In particular, Seattle experienced a large rent increase this past year despite a projection that 12,000 rental units will be added to the market by the end of the year. Portland, which also experienced an impressive increase in average annual rents, did so even as 4,000 units were added in the city. In fact, Portland saw its occupancy rate jump a full percent this past year. San Francisco, which has also added thousands of units recently, saw an occupancy rate increase of 1.2%.
"So far, it appears aggressive rent hikes and new construction hasn't had a negative impact on occupancy rates," according to the RealFacts report.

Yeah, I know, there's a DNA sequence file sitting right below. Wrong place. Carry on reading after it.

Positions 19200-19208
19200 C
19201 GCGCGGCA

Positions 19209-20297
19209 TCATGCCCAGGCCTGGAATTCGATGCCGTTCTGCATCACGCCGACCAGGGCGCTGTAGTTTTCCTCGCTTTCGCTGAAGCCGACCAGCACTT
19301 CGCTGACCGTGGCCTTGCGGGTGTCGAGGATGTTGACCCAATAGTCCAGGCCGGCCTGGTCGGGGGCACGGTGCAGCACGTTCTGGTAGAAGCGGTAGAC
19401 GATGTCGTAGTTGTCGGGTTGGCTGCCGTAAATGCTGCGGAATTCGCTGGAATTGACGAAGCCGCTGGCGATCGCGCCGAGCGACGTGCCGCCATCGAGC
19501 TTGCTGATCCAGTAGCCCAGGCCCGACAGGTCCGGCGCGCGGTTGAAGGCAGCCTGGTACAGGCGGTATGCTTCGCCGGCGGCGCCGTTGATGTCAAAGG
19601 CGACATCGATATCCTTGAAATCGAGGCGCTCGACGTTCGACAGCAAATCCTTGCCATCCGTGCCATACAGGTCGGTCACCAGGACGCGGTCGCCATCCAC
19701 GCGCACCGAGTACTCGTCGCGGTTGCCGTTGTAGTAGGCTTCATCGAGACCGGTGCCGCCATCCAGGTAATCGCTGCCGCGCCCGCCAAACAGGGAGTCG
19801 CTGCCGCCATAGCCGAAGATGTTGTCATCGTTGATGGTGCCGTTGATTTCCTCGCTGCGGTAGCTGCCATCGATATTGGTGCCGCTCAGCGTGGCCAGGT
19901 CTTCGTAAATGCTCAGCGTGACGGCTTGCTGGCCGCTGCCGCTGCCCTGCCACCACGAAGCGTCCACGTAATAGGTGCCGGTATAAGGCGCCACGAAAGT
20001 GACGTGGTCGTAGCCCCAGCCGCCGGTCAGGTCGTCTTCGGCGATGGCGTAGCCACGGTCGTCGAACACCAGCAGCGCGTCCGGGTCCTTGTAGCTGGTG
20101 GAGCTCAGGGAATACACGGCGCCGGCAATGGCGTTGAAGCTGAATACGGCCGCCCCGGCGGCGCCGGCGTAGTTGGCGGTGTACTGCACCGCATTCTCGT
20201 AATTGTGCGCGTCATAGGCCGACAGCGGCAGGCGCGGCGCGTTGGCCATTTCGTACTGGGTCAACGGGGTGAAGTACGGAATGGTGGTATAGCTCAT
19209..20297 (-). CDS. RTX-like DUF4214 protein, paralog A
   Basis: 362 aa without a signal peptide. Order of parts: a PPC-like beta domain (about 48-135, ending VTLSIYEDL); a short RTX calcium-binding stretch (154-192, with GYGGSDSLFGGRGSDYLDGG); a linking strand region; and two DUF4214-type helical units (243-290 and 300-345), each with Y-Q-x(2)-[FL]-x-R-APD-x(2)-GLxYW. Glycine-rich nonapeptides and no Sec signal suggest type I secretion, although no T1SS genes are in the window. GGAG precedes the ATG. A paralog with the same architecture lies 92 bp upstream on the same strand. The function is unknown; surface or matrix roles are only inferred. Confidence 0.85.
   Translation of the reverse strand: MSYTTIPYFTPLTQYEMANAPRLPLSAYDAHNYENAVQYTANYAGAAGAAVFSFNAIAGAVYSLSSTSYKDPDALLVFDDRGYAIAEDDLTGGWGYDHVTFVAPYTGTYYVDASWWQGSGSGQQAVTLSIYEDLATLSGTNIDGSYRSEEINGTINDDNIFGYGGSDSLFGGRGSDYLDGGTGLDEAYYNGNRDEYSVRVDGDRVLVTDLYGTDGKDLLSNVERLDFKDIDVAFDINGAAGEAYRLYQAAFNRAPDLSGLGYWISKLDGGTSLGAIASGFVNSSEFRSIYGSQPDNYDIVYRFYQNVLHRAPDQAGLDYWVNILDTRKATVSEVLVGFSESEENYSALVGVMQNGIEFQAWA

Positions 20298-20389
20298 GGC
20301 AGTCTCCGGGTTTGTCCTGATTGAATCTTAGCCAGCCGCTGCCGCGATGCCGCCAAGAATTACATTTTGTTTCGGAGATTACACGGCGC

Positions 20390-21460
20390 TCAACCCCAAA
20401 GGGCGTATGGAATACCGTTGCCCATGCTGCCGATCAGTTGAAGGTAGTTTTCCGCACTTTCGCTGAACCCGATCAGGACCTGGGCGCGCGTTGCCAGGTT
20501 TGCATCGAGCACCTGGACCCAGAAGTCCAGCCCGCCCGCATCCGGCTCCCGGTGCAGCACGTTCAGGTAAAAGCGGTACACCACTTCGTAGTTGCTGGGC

Though there seems to be no signs of rent increases slowing down, the report warned that the market will soon become oversupplied: The increased availability of new rentals, coupled with the rise in interest rates, will eventually lead to a downturn in the rental market.
Additionally, more people will turn to buying as an affordable alternative. That's because even though home prices rose 7% in the last year, outpacing rent increases, the gap between buying and renting is still quite large.
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